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representatives of medieval sung poetry, the meistergesang, which developed in the second half of the 13th century from later forms of the minnesong. The meistergesang is associated with the rise of the cities and the burghers.
The first song school was founded by Frauenlob (Heinrich von Meissen; c. 1250–1318). The Meistersingers’ poetry became especially popular in southern Germany. The Nuremberg song school, of which Hans Folz and Hans Sachs were members, was particularly famous. Later, the Meistergesang spread to Austria and Bohemia. The creative work of the Meistersingers was regulated by an extensive code, the Tabulatur, which had to be strictly followed. On certain days the Meistersingers held festive poetry competitions in church or in the town hall. From the end of the 16th century their art declined, owing to the general deterioration of the craft guilds.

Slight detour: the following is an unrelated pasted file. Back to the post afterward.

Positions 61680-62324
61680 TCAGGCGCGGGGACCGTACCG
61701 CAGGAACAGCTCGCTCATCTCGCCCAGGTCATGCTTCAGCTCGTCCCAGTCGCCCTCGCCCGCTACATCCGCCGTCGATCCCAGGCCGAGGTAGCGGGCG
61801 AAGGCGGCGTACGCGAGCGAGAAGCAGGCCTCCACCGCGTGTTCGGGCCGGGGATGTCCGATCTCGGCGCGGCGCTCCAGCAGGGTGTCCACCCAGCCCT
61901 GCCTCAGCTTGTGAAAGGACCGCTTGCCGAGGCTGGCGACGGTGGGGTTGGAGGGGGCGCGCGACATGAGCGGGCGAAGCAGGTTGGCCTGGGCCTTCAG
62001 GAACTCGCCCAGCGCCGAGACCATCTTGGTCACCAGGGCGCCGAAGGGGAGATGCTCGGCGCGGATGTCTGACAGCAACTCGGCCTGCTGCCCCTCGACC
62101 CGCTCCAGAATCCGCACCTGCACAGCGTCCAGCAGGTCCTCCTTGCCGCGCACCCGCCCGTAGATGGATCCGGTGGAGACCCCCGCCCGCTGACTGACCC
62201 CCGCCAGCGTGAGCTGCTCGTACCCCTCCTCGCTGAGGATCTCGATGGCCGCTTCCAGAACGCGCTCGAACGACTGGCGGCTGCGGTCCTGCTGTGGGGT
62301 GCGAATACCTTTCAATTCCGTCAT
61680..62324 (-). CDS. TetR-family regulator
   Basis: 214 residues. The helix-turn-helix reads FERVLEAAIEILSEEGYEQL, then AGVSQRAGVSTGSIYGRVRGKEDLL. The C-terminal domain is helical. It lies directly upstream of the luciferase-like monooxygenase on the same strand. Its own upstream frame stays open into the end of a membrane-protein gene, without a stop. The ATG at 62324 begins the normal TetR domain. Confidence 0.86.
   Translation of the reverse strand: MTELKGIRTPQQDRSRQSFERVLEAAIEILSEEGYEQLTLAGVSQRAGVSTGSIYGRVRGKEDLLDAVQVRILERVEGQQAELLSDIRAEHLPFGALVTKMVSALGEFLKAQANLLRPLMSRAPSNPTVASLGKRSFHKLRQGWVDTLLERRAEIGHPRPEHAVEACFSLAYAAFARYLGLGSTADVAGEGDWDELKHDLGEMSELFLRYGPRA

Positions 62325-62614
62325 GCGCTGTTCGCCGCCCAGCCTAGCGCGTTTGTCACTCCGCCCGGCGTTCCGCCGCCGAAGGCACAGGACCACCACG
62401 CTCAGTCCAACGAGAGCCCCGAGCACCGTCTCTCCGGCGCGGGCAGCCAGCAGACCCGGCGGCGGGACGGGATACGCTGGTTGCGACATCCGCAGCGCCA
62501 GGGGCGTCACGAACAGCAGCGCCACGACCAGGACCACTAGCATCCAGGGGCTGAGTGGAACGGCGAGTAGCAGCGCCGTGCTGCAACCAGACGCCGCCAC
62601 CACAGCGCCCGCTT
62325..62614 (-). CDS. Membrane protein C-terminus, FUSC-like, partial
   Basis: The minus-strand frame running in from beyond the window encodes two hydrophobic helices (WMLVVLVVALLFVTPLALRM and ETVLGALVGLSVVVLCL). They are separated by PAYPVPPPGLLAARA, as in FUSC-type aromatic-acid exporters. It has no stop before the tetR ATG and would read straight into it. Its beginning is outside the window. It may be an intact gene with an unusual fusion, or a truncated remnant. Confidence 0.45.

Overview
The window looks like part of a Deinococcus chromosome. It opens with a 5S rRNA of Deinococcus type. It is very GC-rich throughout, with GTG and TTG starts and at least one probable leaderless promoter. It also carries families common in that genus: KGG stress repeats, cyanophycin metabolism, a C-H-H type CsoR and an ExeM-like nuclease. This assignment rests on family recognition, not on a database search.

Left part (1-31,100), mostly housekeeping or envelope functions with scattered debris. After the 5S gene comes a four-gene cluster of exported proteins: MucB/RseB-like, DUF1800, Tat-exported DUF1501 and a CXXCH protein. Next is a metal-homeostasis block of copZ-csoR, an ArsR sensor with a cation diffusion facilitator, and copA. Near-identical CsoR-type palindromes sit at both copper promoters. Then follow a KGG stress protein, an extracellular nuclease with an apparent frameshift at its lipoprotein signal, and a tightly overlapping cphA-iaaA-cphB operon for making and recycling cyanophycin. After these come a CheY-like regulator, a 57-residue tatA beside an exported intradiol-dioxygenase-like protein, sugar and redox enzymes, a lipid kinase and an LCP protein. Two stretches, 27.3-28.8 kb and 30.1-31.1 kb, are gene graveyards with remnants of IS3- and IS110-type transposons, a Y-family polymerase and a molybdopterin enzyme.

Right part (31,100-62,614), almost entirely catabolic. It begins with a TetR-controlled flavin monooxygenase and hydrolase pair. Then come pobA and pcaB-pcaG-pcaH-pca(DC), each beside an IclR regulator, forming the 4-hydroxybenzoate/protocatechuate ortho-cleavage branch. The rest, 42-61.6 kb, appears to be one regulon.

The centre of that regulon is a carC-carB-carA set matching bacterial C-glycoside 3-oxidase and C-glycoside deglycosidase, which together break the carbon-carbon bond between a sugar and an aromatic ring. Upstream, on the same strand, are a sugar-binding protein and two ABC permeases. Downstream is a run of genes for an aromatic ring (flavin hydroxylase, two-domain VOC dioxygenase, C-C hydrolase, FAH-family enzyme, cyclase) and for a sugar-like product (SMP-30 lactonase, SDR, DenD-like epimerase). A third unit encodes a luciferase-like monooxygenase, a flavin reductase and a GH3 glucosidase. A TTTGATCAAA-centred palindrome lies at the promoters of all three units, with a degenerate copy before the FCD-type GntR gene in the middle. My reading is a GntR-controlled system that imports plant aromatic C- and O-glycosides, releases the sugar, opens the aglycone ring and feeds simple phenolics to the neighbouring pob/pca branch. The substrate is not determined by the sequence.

The Meistersingers’ repertoire was almost exclusively devoted to biblical and religious didactic themes. Secular and love songs entered the repertoire only in the 16th century. The Meistersingers wrote many Fastnachtsspiele (Shrovetide plays). Their song schools were open until the mid- 19th century. In the opera Die Meistersinger von Nürnberg (1868), Wagner glorified the art of the Meistersingers but ridiculed the philistine pedantry that characterized most of their poetry.
REFERENCESKhrestomatiia po zarubezhnoi literature: Literatura srednikh vekov. Compiled by B. I. Purishev and R. O. Shor. Moscow, 1953.
Sauer, K. Die Meistersinger. Leipzig, 1935.
Schnell, F. Zur Geschichte der Augsburger Meistersingerschule. Augsburg, 1956.
Nagel, B. Meistersang. Stuttgart, 1962.